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Public is Clinton's moral abettor

The defining moment in every historic trial - the Dreyfus case, most notably, or the O.J. Simpson case - comes when it is no longer the defendant who is on trial but the public. We have now reached that point in the investigation of President Clinton.

Although he has not been formally charged with wrongdoing, the president is on trial - in the court of public opinion. By the same token, the public, too, is on trial, relentlessly analyzed by scores of pollsters.At first the public was discreet, professing to defer judgment until all the evidence was in. But with each revelation, more and more people have come to believe that the president is indeed guilty of sexual impropriety of some kind with "that woman," as he has referred to Monica Lewinsky.

At the same time, many insist that this judgment is not only premature but also irrelevant. Such accusations of affairs, they say, are private and have no bearing on the president's conduct as president - whereupon they proceed to bestow on him the highest approval ratings of his career.

In the United States - not France or Sweden, where people pride themselves on their "sophistication" - this verdict needs explaining.

One explanation is simple: The economy is booming, the people are content, and this is all that matters.

The difficulty is that other polls suggest people are more concerned about their moral condition than their material well-being: 75 percent say that the most important issue confronting us is "moral decay."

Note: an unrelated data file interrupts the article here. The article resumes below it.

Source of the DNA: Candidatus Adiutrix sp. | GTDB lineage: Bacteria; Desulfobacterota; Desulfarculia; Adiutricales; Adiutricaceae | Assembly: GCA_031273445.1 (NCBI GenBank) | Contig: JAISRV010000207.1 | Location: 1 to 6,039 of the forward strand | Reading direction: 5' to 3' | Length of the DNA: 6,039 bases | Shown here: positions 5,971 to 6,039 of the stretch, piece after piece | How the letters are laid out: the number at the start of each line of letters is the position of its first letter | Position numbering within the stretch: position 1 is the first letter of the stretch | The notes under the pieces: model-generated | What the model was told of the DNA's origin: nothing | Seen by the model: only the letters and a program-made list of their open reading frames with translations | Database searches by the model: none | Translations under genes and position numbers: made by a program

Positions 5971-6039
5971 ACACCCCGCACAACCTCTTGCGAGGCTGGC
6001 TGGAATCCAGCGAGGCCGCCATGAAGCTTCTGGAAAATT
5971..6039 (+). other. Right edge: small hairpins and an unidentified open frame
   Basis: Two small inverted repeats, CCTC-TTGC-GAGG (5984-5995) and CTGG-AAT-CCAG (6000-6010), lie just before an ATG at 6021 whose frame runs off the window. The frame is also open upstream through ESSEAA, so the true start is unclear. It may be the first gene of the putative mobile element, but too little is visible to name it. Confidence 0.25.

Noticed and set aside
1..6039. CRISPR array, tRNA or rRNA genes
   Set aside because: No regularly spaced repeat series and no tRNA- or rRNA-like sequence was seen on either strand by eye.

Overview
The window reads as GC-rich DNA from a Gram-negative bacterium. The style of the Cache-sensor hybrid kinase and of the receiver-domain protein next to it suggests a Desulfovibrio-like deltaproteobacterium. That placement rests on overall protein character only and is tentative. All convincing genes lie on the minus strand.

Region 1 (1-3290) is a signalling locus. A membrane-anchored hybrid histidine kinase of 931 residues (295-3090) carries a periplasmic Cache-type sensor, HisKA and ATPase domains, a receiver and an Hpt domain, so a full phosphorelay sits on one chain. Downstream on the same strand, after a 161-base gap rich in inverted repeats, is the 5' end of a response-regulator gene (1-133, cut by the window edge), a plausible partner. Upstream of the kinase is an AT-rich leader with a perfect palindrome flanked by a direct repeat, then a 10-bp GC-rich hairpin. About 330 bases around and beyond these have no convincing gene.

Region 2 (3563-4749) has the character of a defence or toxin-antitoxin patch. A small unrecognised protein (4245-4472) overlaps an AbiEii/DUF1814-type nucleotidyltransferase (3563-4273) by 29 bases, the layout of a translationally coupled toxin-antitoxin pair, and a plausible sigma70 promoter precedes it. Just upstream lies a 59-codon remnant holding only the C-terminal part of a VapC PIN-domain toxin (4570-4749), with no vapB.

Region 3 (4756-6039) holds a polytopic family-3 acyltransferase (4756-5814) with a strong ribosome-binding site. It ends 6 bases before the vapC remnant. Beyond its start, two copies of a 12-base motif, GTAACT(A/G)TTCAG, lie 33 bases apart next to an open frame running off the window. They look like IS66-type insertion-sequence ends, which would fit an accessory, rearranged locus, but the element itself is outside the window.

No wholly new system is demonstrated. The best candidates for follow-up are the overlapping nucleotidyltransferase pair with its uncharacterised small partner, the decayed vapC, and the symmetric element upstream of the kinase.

Or there is the political explanation, which applies particularly to women, who are among the president's most loyal defenders. They have been quick to pass judgment on other public men accused of sexual improprieties, but in this case they are tolerant of a president they consider a political ally - all the more because they are intolerant of a woman such as Paula Jones, whom they find socially uncongenial.

Still another explanation derives from polls showing that many Americans believe that all consensual sexual relations are private and therefore exempt from moral judgment.

This is the classic "Who is to say?" argument: Who is to say what is right or wrong, moral or immoral? Morality is a "personal affair," we are told - for everyone, including the president.

In such a state of moral relativism, the only certitude left is the law. What is important, people say, is not whether the president had an affair but whether he lied about it under oath. This alone makes him subject to public sanction and legal penalty.

Thus we confront the spectacle of one legislator after another refusing to answer the question, "If the president is proved to have had an affair with Monica Lewinsky, would you regard this as improper?" - "improper" being the current euphemism for "immoral."

The question, they protest, is hypothetical. They then retreat to the equally hypothetical but comfortable legal proposition that if Clinton is proved to have lied under oath, then the law should take its course.

But the law is a feeble surrogate for manners and morals. If the president is an ambiguous "role model" for young people, so are parents who pronounce morality to be a "personal affair," who pride themselves on being "nonjudgmental," who think it sophisticated and broad-minded to give the president a moral latitude that, one hopes - and surveys confirm - they themselves do not exercise.

Clinton has a good deal to answer for, not only for his behavior, if the accusations are substantiated, but in making the public his accomplice, putting it on trial and exposing its moral equivocations.

The president's legacy, some now say, will be the memory of a scandal-ridden administration. The public's legacy will be a further vulgarization and demoralization of society.